The Alentejo
Alentejo is an Arabic word describing the area south of the ‘Ribera Tejo’ (the Tagus River), which ends at Lisbon. This southern region and neighbouring southern Spain was conquered and occupied by the Muslims for some 9oo years, following on from its Roman occupation, which followed on from the . . . Heeesus kristo, what a history this land has.

Evora and Elvas are in the centre of the Alentejo region of Portugal and bake in sunshine nine tenths of the year, and as we head westward to Faro the flat land featuring large crops of pine trees (for pine nuts), sunflowers, cork oaks, corn and wheat gradually gives way to more mountainous coastal area of The Algarve region. And so the comfortable bus delivers us into old Faro, package holiday centre for all the northern Europeans . . . sigh . . . but it is seductive with its bountiful eateries, extensive wetlands and nearby beaches under clear blue sky. We should’a given it longer.

The Abandoned Convent in Evora
Evora Convent Portugal
Being curious (and not a bit frustrated at having been refused entry to a monumentally huge, marble-fronted Carthusian monastery on the outskirts) we skirted a small and old church-type place looking for an entry and found one that led to its garden at the back. Meandering around its paths shaded by grape vines and orange trees, we were approached by a woman who told us we shouldn’t be there. We persisted, claiming we would love to see into the buildings and she called over her male associate – another gardener/caretaker – and he relented, kindly offering to show us around. He unlocked a door and led us at first into a charming cloister replete with shady trees. It was like a magic garden. The small cloister’s surrounding building had the classic, Arabic-inspired two levels creating this cool and tranquil sanctuary. The place was, in fact, an old (now disused) convent. Then he showed us the interior, up and down, through its many little rooms: kitchen, dining room , chapel, refectory and church – all neglected but with all its original materials in place – even big marble slabs with fitted, rusting rings to lift them, under which were buried the bones of the convent’s brethren. Let the photos speak!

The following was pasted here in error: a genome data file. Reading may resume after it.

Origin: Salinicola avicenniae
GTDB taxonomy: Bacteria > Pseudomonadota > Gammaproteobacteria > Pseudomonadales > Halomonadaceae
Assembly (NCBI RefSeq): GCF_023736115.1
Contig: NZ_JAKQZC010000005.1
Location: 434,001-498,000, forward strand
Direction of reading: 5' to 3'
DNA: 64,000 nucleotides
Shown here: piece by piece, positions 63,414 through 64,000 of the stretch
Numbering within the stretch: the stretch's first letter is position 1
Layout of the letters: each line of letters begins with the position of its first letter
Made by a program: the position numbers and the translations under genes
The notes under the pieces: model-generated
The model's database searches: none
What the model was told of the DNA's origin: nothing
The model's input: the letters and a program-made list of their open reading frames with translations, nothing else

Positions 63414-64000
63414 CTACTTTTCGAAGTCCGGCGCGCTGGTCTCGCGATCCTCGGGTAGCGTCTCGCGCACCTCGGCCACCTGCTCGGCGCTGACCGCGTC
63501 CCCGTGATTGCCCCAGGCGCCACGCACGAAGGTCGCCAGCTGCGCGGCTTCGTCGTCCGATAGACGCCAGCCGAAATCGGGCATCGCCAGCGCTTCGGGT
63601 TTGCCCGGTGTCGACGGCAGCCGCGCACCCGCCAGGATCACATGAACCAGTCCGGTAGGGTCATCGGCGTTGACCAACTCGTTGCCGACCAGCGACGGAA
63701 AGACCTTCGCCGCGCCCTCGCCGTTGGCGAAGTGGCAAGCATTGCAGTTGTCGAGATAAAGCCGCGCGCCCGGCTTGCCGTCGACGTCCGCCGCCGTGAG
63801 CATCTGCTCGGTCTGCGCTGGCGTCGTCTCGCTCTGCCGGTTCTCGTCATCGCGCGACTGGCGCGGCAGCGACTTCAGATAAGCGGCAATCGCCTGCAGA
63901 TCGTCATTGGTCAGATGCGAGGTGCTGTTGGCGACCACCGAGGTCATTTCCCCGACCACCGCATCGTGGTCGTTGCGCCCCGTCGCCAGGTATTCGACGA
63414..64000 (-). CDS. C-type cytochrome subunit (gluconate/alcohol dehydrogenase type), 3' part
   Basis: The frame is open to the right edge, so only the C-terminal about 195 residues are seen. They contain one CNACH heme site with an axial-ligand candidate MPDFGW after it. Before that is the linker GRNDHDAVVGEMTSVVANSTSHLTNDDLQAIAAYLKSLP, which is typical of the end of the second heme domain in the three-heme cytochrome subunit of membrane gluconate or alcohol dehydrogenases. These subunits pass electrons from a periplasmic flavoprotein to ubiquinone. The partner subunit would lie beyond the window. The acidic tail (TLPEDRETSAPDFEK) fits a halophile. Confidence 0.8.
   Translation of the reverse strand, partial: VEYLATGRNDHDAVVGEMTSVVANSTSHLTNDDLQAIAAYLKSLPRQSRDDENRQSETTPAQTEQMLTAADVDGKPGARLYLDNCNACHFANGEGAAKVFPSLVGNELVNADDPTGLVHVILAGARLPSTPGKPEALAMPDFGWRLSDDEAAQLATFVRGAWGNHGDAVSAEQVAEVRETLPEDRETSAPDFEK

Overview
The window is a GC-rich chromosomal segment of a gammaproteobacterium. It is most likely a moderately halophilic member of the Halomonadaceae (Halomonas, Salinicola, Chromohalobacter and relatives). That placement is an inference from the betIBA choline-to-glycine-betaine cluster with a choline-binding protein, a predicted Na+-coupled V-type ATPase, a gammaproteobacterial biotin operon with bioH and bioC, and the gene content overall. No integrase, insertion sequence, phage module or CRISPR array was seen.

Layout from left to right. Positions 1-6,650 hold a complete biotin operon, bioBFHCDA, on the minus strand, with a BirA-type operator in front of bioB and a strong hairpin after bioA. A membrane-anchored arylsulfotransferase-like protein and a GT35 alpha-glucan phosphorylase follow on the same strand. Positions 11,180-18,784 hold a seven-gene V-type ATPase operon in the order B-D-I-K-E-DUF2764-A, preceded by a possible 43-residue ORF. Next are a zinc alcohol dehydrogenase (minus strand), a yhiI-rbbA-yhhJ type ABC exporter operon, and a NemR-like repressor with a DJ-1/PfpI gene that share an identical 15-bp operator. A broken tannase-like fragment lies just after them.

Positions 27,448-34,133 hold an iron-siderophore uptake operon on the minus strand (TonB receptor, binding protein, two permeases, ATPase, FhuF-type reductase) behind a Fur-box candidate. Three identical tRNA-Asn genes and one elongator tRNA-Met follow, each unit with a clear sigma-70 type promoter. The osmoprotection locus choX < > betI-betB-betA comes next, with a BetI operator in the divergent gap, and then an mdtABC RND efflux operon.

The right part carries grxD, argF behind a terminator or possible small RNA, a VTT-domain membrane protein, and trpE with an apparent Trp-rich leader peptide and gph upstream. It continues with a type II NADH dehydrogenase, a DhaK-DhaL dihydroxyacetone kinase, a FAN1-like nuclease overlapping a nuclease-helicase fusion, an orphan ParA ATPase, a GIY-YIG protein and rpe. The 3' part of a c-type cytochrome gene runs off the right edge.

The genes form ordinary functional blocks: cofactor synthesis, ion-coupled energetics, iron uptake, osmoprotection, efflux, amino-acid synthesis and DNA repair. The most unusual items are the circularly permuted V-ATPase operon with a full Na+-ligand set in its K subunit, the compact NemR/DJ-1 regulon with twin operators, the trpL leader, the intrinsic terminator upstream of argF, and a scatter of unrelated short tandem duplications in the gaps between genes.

Evora Convent - Portugal

 
Ye olde beneath-the-floor bones

 
And a few more pics of Evora

 
The Church of Ossos (bones)
Evora - church of bones

Basta ya!